New England Adventure

Image property of Nelson48

This trip was all about the NHRA New England Nationals drag race in Epping NH combined with a desire to visit areas of Maine that none of us had ever visited; Bar Harbor, Acadia Park, Portland, etc. Since we have a number of family members in the New England area, plus we are huge seafood enthusiasts, making this trip was a very easy decision!

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Trip Planning & Motivations

To maximize our time in New England, we decided to fly from Tampa to Boston, drive to Manchester and met with my brother-in-law Chris. All of us then drove north to Bar Harbor, and back again.

This trip started with a telephone conversation with Chris, who invited us up to watch the NHRA New England Nationals drag race. Chris is a NHRA fan (as I am), and as we continued to discuss the idea, we agreed to combine the Drag Races with a trip up into areas of Maine that none of us had ever visited.

To view the details of how we plan trips, click here.

Tampa International Airport

This image is the property of the Tampa Bay Times

Obviously for us to get to New England, our trip will have to start with a flight out of the Tampa International Airport.

Our departure flight was scheduled for 6AM, so we decided to try a different approach to departure. Rather than driving to the Airport from Sarasota at 2AM, we drove up the afternoon before, and stayed for the night in the Marriott Hotel inside the airport. This allowed us to have a couple of drinks, have a nice dinner at P.F. Chang's, and then have a comfortable night's sleep and rise in time to catch the 6AM flight. It worked out very nicely !

Travel Tip With the new Tampa International Rail system between the economy parking building and the Airport Terminal now in operation, using economy parking is cost effective & simpler.

Kennebunkport, ME

We obtained a rental car from Hertz at Boston Logan, and drove up to Kennebunkport, ME to visit some friends of ours.

This is the home of some very good friends of ours, a gentleman who was the former CEO & Founder of a company that Celeste used to work for. We spent a great evening with them, had a seafood dinner, some good wine and some great conversation.

A view of the Kennebunkport Inlet from the north side of the river from our friend's house. This view is looking towards the city of Kennebunkport, ME.

Kennebunkport Inlet as it wanders into the town of Kennebunkport, as you can imagine, seafood restaurants are everywhere here.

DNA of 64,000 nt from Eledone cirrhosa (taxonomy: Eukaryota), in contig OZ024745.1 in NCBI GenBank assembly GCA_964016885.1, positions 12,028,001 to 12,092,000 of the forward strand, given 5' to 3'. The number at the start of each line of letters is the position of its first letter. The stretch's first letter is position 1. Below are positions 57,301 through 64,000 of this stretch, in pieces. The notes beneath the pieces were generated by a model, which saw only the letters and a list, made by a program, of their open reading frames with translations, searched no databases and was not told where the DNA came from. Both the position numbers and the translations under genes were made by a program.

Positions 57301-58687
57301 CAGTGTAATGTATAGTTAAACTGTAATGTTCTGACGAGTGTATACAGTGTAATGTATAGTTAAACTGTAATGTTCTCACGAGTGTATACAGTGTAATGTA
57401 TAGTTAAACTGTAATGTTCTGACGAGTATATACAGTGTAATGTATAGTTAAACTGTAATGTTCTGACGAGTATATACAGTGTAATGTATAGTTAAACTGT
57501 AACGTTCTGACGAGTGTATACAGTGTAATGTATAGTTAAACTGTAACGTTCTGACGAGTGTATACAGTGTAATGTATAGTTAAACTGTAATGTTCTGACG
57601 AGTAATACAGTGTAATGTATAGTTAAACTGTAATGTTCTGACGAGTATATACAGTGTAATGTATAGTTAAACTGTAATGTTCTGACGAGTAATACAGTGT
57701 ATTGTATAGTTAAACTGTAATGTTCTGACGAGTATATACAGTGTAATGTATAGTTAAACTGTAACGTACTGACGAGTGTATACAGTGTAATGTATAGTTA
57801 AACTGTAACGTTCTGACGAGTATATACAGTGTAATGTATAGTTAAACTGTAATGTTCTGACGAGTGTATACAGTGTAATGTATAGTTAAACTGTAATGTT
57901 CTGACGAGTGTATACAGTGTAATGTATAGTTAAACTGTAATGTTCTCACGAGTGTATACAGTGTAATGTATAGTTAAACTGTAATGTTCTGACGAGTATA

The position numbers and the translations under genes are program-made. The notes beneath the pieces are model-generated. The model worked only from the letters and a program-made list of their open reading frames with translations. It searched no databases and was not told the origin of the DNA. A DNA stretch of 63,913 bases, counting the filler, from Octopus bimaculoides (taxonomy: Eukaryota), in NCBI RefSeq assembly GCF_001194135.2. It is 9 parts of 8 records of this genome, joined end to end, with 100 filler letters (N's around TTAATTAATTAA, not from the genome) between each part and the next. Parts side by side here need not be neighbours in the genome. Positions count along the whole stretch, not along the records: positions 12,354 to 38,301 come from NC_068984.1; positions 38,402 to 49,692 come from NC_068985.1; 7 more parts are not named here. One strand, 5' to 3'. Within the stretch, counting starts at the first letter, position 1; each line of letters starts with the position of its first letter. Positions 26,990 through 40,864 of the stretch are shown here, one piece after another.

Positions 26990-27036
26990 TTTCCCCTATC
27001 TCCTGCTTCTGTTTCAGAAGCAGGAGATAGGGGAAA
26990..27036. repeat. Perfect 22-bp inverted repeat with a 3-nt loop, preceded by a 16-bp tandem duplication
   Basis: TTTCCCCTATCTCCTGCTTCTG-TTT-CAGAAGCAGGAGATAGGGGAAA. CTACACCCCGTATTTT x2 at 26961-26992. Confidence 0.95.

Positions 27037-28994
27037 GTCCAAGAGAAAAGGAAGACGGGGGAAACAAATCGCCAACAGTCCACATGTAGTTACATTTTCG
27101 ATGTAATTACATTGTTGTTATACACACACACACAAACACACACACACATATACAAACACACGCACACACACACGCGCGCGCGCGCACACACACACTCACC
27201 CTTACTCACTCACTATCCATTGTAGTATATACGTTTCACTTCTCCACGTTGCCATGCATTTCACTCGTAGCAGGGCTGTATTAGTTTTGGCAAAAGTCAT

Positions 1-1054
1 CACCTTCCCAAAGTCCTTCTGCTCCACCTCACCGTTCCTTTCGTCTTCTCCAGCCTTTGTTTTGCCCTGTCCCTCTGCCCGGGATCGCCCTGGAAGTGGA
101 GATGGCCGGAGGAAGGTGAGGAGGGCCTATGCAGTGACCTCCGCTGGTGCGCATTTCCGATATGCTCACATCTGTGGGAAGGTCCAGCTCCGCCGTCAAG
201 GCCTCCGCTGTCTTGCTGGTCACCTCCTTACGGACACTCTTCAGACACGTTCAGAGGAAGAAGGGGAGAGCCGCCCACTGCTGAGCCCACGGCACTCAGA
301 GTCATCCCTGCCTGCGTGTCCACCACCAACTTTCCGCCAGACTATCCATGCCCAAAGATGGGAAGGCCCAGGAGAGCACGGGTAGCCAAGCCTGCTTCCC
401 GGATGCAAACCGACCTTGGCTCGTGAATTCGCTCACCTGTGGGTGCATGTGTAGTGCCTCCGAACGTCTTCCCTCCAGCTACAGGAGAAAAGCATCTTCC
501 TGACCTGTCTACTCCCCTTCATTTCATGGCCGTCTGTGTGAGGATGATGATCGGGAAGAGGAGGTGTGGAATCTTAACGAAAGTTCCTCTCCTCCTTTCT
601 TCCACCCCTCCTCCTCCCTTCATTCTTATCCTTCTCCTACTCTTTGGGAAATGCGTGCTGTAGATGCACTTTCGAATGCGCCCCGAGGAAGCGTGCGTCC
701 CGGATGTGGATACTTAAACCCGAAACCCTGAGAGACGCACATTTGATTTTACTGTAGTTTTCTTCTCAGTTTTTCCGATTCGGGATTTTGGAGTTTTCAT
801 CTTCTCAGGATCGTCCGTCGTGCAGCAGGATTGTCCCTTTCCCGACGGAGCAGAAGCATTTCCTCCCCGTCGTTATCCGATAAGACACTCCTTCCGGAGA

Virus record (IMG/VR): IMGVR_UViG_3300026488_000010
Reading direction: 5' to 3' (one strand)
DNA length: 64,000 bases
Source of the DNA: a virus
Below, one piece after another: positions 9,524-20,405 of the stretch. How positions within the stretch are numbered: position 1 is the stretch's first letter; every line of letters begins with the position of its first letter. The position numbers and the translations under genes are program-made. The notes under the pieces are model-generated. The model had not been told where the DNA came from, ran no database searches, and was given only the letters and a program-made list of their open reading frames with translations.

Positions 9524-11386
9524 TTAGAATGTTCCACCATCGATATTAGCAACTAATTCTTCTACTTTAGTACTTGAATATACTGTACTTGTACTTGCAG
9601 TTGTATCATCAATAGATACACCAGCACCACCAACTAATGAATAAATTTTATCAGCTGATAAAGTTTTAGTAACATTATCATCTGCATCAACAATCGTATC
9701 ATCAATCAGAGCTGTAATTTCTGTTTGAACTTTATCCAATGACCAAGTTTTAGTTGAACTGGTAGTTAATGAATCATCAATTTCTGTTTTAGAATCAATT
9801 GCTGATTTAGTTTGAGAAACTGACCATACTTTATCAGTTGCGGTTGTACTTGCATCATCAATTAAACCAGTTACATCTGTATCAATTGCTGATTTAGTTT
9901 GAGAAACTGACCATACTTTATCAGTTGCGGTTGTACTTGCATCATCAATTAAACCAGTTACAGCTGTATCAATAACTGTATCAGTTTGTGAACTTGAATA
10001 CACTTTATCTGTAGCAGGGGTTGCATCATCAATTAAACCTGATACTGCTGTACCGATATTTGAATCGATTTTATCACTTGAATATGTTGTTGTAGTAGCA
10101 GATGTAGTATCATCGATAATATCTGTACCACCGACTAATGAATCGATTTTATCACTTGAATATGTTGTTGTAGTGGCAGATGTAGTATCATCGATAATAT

The town itself is easy to walk-about, many small shops, seafood restaurants, etc. For a complete list of restaurants & shopping in Kennebunkport, click here.

Looking out at the Atlantic Ocean with the Kennebunkport River Inlet jetty in the center area. The river continues into the village of Kennebunkport.

Looking north from the Kennebunkport River Inlet jetty at Colony Beach, and the famous Colony Hotel is to the left just "outside" this picture.

Typical street as we walked about Kennebunkport, it is scenic in every direction.

We were walking south on Route 9 when this picture was taken, that is the Clam Shack on the right looking at the Kennebunkport Marina in the distance.

To view more Kennebunkport Images, click here
Parking in Kennebunkport is not plentiful, the simplest solution to parking here is to get here as early as possible.

Biddeford Pool, ME

This is an example of the tidal variation in Maine, the tide is at it's lowest level when this picture was taken. That is "Stage Island" on the right, and "Basket Island" on the left, both can be easily walked to when the tide is this low.

After our Kennebunkport, ME visit concluded, we drove to Manchester, NH to stay with Celeste's brother Chris Malcolm, and to attend the drag races that Sunday.

The 2018 NHRA New England Nationals event took place at the drag strip in Epping, NH. I was supposed to go with them, but I had tweaked my back (once again) to the point where sitting in bleacher-style seats all day was not an option, so I stayed at Chris's house and watched the races on TV. This wasn't the way I had expected to view the races, but it allowed me to keep icing my back, to stretch and prepare for the car ride into Maine.